13. For example, several commenters stated that the proposed additional clearances would result in a significant reduction in seating capacity. See U.S. Access Board, Discussion of [2008] Revisions, https://www.access-board.gov/guidelines-and-standards/transportation/vehicles/update-of-the-guidelines-for-transportation-vehicles/revised-draft-of-updated-guidelines-for-buses-and-vans/discussion-of-revisions. Additionally, commenters submitted floor and seating plans showing that a 36-inch wide circulation path was not feasible for some vehicle models or seating layouts. Id.
  14. RERC-APT is a partnership between the Robotics Institute at Carnegie Mellon University and the Center for Inclusive Design and Environmental Access (IDeA Center) at the School of Architecture and Planning, University at Buffalo, The State University of New York, and is funded by the National Institute on Disability, Independent Living, and Rehabilitation Research. Information on the RERC on Accessible Public Transportation is available at: http://www.rercapt.org/.
  15. Specifically, “common wheelchairs and mobility aids” is defined as follows in the Access Board’s existing guidelines: “[Any device] belonging to a class of three or four wheeled devices, usable indoors, designed for and used by persons with mobility impairments which do not exceed 30 inches in width and 48 inches in length, measured 2 inches above the ground, and do not weigh more than 600 pounds when occupied.” 36 CFR 1192.3.
  16. See, e.g., APTA, Standard Bus Procurement Guidelines RFP 2013 § TS 78-13 (May 2013) (available on APTA website)
  17. The Office of the Federal Register does not permit advisory materials to be published in the Code of Federal Regulations. Consequently, only the version of the proposed rule posted on the Access Board’s website includes advisory text and figures. The online version of the proposed rule, as well as other materials related to this rulemaking, can be found here: https://www.access-board.gov/guidelines-and-standards/transportation/vehicles/update-of-the-guidelines-for-transportation-vehicles.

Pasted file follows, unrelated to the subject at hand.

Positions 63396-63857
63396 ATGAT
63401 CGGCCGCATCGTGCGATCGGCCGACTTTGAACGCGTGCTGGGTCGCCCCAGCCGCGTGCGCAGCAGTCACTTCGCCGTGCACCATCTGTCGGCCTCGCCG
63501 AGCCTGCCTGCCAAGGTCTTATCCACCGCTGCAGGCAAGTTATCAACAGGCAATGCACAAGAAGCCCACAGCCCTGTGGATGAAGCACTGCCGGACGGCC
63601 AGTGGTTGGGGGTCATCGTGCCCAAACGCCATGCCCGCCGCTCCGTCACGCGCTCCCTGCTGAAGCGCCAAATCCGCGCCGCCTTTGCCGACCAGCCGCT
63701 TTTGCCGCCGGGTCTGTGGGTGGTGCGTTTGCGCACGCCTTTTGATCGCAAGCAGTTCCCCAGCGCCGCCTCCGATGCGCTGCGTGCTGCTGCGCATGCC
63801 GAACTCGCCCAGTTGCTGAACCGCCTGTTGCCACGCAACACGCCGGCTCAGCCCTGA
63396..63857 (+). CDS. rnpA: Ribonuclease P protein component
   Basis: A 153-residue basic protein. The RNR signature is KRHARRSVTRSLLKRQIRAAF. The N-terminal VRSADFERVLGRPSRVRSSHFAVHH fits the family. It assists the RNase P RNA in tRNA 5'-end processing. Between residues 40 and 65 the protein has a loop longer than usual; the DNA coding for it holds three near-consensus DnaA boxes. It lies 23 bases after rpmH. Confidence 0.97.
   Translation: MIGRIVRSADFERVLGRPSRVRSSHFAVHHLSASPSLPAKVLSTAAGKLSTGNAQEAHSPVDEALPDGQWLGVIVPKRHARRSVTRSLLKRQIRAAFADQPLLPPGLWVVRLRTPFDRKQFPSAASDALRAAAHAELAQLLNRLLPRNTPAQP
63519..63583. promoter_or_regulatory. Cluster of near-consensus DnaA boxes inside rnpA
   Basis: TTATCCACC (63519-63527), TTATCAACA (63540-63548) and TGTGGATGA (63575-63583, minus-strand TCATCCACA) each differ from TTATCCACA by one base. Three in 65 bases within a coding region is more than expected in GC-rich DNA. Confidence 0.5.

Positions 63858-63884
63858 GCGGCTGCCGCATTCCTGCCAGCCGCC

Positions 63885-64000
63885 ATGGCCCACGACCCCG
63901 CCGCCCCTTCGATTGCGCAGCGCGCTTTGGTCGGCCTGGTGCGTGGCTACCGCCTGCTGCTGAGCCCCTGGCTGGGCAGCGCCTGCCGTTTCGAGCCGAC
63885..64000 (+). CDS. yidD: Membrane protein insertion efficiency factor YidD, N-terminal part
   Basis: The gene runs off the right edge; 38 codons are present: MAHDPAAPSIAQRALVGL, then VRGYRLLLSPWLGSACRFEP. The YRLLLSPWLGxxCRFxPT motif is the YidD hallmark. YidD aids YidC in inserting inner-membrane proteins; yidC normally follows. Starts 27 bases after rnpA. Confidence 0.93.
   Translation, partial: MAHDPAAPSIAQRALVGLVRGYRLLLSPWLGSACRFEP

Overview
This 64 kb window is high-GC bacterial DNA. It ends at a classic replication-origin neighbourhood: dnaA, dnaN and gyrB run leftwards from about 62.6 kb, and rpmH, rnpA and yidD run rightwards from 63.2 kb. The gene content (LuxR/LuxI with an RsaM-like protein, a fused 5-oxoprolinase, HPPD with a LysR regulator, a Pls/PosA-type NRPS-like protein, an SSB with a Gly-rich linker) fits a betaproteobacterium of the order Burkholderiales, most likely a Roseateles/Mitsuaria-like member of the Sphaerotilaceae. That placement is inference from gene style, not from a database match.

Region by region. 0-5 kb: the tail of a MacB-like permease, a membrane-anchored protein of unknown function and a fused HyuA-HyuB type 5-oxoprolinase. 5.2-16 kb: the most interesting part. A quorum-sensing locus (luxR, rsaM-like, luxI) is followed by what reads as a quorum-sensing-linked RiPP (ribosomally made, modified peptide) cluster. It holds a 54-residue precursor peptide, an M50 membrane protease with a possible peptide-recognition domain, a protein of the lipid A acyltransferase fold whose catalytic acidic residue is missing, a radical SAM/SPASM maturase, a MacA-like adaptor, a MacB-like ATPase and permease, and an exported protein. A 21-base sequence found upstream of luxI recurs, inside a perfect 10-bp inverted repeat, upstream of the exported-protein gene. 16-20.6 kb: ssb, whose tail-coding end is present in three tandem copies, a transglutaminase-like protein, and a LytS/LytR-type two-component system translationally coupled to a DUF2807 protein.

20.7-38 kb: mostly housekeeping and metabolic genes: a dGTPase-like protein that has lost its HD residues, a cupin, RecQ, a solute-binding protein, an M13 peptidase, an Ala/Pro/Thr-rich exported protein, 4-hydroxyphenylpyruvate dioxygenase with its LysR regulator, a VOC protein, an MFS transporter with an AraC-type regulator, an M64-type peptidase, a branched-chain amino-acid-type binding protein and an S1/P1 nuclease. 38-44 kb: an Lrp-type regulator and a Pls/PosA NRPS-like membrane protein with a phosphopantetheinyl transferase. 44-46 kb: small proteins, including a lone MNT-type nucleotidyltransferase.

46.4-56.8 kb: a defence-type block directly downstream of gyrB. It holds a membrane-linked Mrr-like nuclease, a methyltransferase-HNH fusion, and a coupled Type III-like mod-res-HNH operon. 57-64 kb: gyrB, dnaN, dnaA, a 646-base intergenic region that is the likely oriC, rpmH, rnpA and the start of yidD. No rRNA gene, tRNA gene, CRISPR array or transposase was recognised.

18. SAE Recommended Practice J2249, Wheelchair Tiedown and Occupant Restraint Systems for Use in Motor Vehicles (June 9, 1999), as noted in the 2010 NPRM, was in the process of being updated and published as a voluntary consensus standard. See 75 FR at 43753 n. 18. In 2012, this recommended practice was indeed formally published as ANSI/RESNA WC-4: 2012, Section 18 “Wheelchair tiedown and occupant restraint systems for use in motor vehicles.”
  19. For example, under Tier I, it is assumed that the transit agency operates a fleet of 130 buses in fixed route service, while Tier III assumes a fleet of 530 vehicles in fixed route bus service. For a detailed discussion of the assumed characteristics for each of the three tiers, see Final RA, Section 5.1.1 & Appendix B.
  20. Arizona State Univ., Morrison Institute for Public Policy, Stuck at Home: By-Passing Transportation Roadblocks to Community Mobility and Independence 3 (2013), available at: https://morrisoninstitute.asu.edu/products/stuck-home-passing-transportation-roadblocks-community-mobility-and-independence National Council on Disability, Current State of Transportation for People with Disabilities in the United States 13-14 (June 13, 2005), available at: http://www.ncd.gov/publications/2005/current-state-transportation-people-disabilities-united-states
  21. See, e.g., Transportation Research Board, TCRP Synthesis 73 – AVL System for Bus Transit: Update 3, 3, 13-43, 64-66 (2008) (noting that, among other benefits, automated stop announcements enable vehicle operators to focus on safe vehicle operation, reduce customer complaints, and ensure better compliance with ADA regulations and other legal requirements); Delaware Center for Transportation, University of Delaware, Costs and Benefits of Advanced Public Transportation Systems at Dart First State 23-32 & App. A (July 2004) (general benefits of ITS deployments include: increased transit ridership and revenues from passenger fares; improved transit service; increased customer satisfaction; and, enhanced compliance with ADA requirements); DOT, ITS Joint Program Office, Evaluation of Acadia National Park ITS Field Operational Test: Final Report 4-13 – 4-17 (2003) (strong majority of visitors surveyed about automated on-board stop announcements on buses in Acadia National Park indicated that these announcements made it easier for them to get around, reduced uncertainty about bus stops, helped save them time, and played an influential role in their decision to use bus transit); see also National Council on Disability, Transportation Update: Where We’ve Gone and What We’ve Learned 39 (2015) (discussing the importance of effective stop announcements to persons with disabilities, and noting that “lack of an effective stop announcement and route identification program can force riders onto ADA paratransit”).
  22. See Federal Transit Administration, 2014 National Transportation Database – Agency Information, http://www.ntdprogram.gov/ntdprogram/datbase/2013_database/NTDdatabase.htm (last visited Jan. 11, 2016).
  23. See U.S Census Bureau, 2012 NAICS Definitions (undated), available at: http://www.census.gov/eos/www/naics/2012NAICS/2012_Definition_File.pdf (last visited: Jan. 11, 2016).